my 2c

Impish said...

What about Gollum? Some of that was Motion Capture. And I'd be curious to here your comments once you see King Kong....

Just a thought, seems like a pretty black and white rant, but what do I know, I think Happy Feet looks fun.

Impish said...

One more thing IMHO. To rag on new technology because it seems to be the new "cool" thing and insulting the artists who did it in traditional ways, would be to discount all CG animation in favor of traditional, or discount all computer effects in favor of physical. Yup, it's the new technology, which means a lot of people try it out who have no talent and it insults those who have been laboring in the traditional ways. But, sometimes the new technology produces awesome results. Again, CG animation as an example with Gollum, when IMHO most CG animation was not that interesting to look at.

Staloren said...

I would harp on rotoscoping just as much as I harp on motion capture. So, it really isnt the technology for me.

Gollum looked good as I'm sure King Kong will. The big difference in my eyes is that these are animated characters within a live action world. They are trying to marry the two together so that they are believable.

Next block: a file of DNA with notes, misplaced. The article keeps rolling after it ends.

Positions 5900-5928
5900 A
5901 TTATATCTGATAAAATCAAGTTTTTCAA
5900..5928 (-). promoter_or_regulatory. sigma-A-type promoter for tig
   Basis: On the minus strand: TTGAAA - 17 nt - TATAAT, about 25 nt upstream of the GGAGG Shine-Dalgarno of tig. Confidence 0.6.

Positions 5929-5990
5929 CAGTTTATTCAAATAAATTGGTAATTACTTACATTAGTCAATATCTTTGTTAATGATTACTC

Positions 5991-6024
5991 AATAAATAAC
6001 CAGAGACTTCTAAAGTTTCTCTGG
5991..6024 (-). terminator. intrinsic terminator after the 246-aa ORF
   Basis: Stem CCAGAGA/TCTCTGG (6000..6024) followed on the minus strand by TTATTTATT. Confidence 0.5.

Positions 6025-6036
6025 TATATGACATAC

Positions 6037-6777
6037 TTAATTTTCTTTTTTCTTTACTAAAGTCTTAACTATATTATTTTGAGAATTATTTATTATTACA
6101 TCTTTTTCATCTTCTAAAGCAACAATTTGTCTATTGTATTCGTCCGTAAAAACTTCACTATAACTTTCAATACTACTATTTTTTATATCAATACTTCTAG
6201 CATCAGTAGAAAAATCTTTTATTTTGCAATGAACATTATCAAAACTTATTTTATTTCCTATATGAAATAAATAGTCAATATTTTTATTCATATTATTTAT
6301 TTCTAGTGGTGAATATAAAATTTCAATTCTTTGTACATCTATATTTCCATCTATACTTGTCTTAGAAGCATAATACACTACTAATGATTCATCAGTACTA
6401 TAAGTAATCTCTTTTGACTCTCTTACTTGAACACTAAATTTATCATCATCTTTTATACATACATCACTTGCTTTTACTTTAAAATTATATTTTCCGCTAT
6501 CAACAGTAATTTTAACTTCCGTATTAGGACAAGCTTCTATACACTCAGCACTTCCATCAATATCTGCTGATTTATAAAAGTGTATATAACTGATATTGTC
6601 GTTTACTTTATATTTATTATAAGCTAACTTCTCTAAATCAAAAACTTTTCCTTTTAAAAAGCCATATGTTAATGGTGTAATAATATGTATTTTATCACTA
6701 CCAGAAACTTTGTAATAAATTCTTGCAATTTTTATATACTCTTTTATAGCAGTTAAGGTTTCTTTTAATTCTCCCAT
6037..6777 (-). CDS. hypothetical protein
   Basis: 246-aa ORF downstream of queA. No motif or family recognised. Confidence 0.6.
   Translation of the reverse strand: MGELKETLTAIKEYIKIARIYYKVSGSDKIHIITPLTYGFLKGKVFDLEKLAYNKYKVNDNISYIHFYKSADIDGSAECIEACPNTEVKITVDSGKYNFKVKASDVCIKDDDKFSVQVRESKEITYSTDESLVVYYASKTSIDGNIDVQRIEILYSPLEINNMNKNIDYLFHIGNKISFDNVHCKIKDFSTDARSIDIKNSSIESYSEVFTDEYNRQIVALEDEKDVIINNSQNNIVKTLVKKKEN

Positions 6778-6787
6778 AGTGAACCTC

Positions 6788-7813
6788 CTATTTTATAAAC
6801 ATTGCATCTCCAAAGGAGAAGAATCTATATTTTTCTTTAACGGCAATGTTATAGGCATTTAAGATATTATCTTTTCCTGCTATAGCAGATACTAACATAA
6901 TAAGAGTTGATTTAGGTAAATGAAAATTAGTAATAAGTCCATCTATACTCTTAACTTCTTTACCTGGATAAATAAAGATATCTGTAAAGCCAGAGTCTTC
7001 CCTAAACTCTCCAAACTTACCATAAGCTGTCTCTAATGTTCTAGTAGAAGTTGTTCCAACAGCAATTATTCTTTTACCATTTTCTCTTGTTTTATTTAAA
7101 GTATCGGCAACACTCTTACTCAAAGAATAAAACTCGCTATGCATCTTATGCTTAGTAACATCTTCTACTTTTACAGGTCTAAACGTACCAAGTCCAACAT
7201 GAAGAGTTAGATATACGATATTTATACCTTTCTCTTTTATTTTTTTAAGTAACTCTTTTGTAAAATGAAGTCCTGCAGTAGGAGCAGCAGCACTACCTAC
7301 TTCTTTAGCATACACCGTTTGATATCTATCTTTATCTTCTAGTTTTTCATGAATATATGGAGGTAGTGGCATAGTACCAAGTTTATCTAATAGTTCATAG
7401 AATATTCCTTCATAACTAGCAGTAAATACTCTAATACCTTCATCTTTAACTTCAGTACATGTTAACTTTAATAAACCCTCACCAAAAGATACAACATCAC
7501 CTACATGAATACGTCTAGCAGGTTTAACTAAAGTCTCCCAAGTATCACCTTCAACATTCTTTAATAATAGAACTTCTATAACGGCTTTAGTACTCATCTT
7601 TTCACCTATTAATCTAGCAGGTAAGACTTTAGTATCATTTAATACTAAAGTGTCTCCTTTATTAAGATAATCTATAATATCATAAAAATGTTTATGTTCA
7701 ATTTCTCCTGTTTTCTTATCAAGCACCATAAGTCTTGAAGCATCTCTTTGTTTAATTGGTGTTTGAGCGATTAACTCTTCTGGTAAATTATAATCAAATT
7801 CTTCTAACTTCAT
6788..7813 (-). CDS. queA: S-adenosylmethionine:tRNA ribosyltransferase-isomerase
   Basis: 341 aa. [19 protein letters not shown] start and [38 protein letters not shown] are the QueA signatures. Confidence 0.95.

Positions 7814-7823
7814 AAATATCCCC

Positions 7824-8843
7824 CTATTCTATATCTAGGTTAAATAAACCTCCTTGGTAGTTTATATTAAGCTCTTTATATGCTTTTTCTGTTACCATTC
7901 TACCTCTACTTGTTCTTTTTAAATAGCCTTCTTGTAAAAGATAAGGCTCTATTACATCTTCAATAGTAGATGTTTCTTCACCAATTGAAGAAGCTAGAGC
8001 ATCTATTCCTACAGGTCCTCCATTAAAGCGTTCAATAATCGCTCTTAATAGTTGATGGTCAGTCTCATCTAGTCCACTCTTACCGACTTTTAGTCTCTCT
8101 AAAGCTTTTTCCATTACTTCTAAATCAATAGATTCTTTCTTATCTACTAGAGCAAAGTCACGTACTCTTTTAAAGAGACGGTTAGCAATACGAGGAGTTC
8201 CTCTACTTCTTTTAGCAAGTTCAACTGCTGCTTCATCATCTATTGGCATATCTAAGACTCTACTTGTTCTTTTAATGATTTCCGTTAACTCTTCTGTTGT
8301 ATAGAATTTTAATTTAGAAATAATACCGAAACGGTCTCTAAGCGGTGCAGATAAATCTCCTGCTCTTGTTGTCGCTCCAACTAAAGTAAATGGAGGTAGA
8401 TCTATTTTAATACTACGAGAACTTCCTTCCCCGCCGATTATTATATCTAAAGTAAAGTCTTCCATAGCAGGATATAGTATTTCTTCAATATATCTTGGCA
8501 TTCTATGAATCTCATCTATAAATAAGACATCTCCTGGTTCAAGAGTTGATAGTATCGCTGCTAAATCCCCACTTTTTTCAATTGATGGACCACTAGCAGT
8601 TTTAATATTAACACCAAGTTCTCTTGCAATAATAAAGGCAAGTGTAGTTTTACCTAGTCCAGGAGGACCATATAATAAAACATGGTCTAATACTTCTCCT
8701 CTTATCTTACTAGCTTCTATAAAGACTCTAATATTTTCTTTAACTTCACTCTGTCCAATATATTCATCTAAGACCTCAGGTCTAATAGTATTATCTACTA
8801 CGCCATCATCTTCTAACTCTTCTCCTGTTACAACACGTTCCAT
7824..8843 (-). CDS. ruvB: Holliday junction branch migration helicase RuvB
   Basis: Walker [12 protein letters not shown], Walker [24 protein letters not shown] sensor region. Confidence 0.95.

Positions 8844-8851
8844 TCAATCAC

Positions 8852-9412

Big difference.

WillRyan said...

Plus, there's a lot more care and clean up and scrapping of the mo-cap in favor of hand-keyed performances in Weta's animation on Gollum and King Kong.

I believe I read a post on CGTalk from someone on the production of Monster House say that they've been directed to NOT try to infuse the characters with the principals of animation. If that's to be believed, they're really being directed as if it's a live-action shoot and all they're doing is removing the noise in the mo-cap data.

So I'd almost say that it barely qualifies as an animated movie at this point, right? Especially if the director and producer feel that way.

Mr.XYZ said...

"No animator in their right mind wants to work on a motion capture project. If they do, I'd argue that they probably have no animation skills of their own and shouldn't be labelled as animators to begin with."

I agree Maan....but its always, All about Money!!